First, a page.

The Great Debate

from Ask...:

Reaction to shocking jobless data

November's job losses were the steepest since December 1974, when 602,000 jobs were shed. Analysts polled by Reuters had predicted a reduction of 340,000 jobs.

"This is a clear employment blowout. Firms are reacting as dramatically as they can to make sure they have cost structures they can survive the recession we are in," said Joel Naroff, president of Naroff Economic Advisors.

One reader commenting on the site feels the job losses have not hit bottom. "I predict 30% unemployment by March of 2009. The retailers are gonna tank right after Christmas. Look for some really good deals!" wrote Smacktle.

Not all responses were as dire.

"Well these are pretty bad numbers. This will be a real test to see how much bad news is priced into the markets. Futures are down quite a bit, but I actually expected them to be down a lot more given these terrible recessionary numbers," says Jeff Kleintop, chief market strategist for LPL Financial in Boston.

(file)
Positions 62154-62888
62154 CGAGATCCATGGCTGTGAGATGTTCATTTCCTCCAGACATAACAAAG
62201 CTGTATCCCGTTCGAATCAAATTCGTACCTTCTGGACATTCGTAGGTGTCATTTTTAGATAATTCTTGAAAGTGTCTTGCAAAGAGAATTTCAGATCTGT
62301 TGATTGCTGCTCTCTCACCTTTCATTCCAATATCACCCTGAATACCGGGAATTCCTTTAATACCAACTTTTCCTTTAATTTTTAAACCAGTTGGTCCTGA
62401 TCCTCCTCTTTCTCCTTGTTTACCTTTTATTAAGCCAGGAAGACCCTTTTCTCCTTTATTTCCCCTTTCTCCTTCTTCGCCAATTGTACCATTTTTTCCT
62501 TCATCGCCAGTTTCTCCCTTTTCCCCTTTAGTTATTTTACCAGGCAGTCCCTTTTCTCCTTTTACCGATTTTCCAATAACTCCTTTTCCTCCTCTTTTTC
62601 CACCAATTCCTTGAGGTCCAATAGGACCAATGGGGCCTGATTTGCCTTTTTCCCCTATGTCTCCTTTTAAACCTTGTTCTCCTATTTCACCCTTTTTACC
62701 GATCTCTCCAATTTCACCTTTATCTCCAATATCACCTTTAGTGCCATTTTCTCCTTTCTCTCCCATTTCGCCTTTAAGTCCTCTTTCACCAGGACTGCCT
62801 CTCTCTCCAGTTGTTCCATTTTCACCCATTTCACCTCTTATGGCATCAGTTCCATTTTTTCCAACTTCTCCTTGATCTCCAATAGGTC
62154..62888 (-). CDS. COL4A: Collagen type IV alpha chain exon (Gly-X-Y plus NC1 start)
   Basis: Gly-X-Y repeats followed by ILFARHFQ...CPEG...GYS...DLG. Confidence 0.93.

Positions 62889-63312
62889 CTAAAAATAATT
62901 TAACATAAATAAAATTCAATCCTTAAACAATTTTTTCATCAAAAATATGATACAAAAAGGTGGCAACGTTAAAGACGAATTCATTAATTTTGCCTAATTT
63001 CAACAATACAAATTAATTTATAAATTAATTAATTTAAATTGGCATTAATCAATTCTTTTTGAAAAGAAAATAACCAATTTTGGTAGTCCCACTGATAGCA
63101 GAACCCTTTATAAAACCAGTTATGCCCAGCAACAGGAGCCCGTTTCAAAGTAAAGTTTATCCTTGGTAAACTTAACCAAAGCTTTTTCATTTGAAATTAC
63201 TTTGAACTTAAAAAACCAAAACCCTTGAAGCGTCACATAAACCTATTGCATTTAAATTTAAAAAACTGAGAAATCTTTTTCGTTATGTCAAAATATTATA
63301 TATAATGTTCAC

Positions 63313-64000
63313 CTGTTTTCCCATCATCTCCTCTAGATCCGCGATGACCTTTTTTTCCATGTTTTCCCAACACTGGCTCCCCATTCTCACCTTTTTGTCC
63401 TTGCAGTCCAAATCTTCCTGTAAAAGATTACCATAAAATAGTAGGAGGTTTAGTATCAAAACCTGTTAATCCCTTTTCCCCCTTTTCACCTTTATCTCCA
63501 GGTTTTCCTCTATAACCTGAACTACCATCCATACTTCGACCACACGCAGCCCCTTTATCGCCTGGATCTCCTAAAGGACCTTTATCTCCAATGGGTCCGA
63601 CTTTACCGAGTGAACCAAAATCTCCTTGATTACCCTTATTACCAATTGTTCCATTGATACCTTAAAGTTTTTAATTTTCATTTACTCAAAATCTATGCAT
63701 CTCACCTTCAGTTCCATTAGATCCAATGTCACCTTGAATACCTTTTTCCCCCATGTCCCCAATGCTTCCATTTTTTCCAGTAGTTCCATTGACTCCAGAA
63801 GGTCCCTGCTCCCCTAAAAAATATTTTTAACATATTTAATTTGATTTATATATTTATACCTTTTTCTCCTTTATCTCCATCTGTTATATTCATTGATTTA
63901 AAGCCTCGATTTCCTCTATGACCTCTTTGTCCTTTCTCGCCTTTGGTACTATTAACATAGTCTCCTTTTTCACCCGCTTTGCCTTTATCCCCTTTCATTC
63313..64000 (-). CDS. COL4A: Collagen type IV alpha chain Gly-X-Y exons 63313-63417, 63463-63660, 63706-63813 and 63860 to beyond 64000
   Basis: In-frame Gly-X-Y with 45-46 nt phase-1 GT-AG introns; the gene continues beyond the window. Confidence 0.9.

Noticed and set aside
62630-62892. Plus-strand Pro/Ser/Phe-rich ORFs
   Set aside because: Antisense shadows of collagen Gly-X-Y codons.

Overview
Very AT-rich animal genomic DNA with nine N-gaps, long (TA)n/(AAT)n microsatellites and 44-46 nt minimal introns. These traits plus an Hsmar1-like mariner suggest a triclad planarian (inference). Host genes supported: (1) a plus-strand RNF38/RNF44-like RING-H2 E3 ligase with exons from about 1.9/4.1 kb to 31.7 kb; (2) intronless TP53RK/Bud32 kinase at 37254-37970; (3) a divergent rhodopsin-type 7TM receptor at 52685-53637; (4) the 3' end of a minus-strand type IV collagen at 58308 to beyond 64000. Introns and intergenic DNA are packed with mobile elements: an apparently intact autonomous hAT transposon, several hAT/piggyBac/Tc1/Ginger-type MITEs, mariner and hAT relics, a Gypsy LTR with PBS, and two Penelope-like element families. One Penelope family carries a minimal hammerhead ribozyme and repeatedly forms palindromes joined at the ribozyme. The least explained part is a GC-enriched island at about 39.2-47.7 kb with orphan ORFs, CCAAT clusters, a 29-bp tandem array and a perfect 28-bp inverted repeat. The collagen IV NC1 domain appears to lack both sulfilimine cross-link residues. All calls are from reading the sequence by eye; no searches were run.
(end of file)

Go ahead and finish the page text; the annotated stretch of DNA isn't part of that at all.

"It might be hard in future months to get numbers that are any worse. It might be good that we raced to some of the worst numbers we've had because perhaps it can't get incrementally worse."

Bailout for automakers?


As Congress debates legislation to help struggling automakers, many Americans say they are uneasy with the plan, arguing that while it may save jobs, it would reward companies for pursuing bad business practices. Some even question whether automakers will be viable, even with support.

“They need to restructure. If they get bailed out they are not going to do it,” said Eric Smith, a paint contractor interviewed in Chamblee, Georgia, on the outskirts of Atlanta.

U.S. automakers say federal aid is vital to their survival, and there could be devastating ramifications for the broader economy if the sector is not stabilized.